The United States cable news channel CNN has apparently censored the voice of a US Army corporal who was speaking against a potential Washington military intervention in Iran at the behest of Israel.
In the aborted one-minute segment, 28-year-old Cpl. Jesse Thorsen, interviewed by CNN’s Dana Bash, was speaking in favor of Republican Presidential candidate Ron Paul’s non-interventionist views on US foreign policy.
Paul has repeatedly warned against a US military confrontation against Iran. "This country (US) doesn't need another war. We need to quit the ones we're in," he said during a presidential debate in January.
When asked whether it would be “very dangerous for the USA,” if Paul was elected president, Thorsen responded, “I think it would be even more dangerous to start nitpicking wars with more countries, someone like Iran.”
Cpl. Thorsen was then seemingly going to suggest that Israel should be left to handle its warmongering policies on its own before the remote feed was mysteriously lost in transmission back to CNN Central.
“Sorry, we just lost our tech connection, unfortunately,” explained CNN anchor Wolf Blitzer after Thorsen’s disappearance from the screen.
Commenting on the apparent act of censorship by CNN, Ray McGovern, a former US Army Infantry/Intelligence officer and CIA analyst, argued that it is highly unlikely that CNN producers didn’t actually hit the “kill” switch “as one might if Cpl. Thorsen had begun cursing uncontrollably.”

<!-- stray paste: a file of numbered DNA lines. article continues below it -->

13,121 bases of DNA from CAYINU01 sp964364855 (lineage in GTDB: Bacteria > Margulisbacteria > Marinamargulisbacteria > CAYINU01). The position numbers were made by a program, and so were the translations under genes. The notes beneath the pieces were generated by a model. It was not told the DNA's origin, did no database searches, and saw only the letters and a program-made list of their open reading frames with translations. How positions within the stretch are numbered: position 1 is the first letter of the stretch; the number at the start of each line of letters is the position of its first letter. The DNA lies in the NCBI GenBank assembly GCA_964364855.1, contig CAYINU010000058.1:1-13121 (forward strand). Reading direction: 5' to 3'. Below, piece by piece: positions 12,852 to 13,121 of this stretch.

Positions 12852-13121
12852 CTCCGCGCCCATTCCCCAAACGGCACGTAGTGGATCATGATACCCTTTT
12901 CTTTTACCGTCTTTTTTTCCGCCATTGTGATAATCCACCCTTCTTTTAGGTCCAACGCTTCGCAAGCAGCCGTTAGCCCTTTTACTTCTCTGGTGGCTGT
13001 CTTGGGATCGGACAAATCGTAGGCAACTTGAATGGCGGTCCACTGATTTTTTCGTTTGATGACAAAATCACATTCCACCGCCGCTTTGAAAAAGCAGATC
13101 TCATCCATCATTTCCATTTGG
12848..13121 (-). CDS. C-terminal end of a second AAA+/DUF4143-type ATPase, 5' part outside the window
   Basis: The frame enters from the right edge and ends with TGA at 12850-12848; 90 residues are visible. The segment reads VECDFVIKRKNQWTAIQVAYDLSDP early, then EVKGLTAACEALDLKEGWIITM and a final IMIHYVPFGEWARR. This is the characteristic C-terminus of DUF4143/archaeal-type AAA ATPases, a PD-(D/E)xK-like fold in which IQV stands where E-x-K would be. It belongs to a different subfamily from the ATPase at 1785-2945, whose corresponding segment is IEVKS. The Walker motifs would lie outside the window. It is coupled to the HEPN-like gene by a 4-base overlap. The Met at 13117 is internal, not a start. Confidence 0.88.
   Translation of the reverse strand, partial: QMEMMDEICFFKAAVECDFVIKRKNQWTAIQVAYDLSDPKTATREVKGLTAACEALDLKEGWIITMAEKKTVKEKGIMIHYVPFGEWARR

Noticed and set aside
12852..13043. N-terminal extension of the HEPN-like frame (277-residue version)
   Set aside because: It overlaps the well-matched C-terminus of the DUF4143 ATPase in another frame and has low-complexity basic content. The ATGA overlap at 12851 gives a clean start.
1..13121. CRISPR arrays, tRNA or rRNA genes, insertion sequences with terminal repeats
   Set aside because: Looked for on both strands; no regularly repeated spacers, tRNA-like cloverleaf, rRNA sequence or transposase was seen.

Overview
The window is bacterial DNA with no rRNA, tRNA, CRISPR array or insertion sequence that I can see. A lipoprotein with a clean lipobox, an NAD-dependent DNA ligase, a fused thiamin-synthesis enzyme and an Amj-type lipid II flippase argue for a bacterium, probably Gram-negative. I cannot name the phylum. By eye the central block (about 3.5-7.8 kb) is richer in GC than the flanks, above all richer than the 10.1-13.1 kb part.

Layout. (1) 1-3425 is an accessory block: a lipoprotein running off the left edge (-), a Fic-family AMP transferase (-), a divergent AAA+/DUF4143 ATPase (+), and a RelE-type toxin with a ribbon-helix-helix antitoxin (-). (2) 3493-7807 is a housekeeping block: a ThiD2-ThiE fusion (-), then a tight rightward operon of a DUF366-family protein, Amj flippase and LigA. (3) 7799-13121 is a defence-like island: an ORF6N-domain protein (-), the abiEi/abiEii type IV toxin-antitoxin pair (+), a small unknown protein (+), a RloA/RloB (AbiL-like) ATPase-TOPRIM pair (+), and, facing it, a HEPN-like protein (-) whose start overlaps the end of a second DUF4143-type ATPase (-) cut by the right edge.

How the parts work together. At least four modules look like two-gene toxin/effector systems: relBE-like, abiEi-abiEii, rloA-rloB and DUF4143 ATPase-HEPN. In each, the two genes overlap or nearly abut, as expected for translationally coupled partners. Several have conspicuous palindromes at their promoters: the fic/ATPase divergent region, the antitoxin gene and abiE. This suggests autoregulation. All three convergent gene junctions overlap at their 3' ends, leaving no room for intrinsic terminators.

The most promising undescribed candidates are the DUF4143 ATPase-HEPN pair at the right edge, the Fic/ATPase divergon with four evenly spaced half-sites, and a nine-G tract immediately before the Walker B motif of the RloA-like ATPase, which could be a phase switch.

“Blitzer and other CNN honchos didn’t seem very eager to resume the interview, just as they generally don’t book anti-war activists who disagree with the imperial orthodoxy,” he added.
Reflecting on Cpl. Thorsen’s views, Mc Govern said, “Such comments, of course, are almost literally heretical at places like CNN, which accepts unquestioningly the idea of ‘American exceptionalism’ and abides by the neoconservative dogma that US and Israeli security interests are one and the same.”
A Wall Street Journal
report revealed on Tuesday that the Israeli Prime Minister Benjamin Netanyahu and other top Tel Aviv officials have put the US President Barack Obama administration under pressure to adopt a more aggressive policy regarding Iran’s nuclear energy program.
In a White House meeting on March 5, Netanyahu is expected to press Obama for an explicit threat of a military action against Tehran beyond the regular “all options on the table” mantra, should Iran refuse to abandon its nuclear energy program in the wake of the recently intensified sanctions.
Israel’s Defense Minister Ehud Barak has also travelled to Washington where he discussed ways to approach Iran with US Defense Secretary Leon Panetta on Wednesday.
The United States, Israel, and some of their allies accuse Iran of pursuing military objectives in its nuclear energy program and have used this pretext to impose international and unilateral sanctions on the Islamic Republic and to call for a military strike against Tehran.
Iran has repeatedly refuted the Western allegations, arguing that as a signatory to the nuclear Non-Proliferation Treaty (NPT) and a member of the International Atomic Energy Agency (IAEA), it is entitled to develop and acquire nuclear technology for peaceful purposes.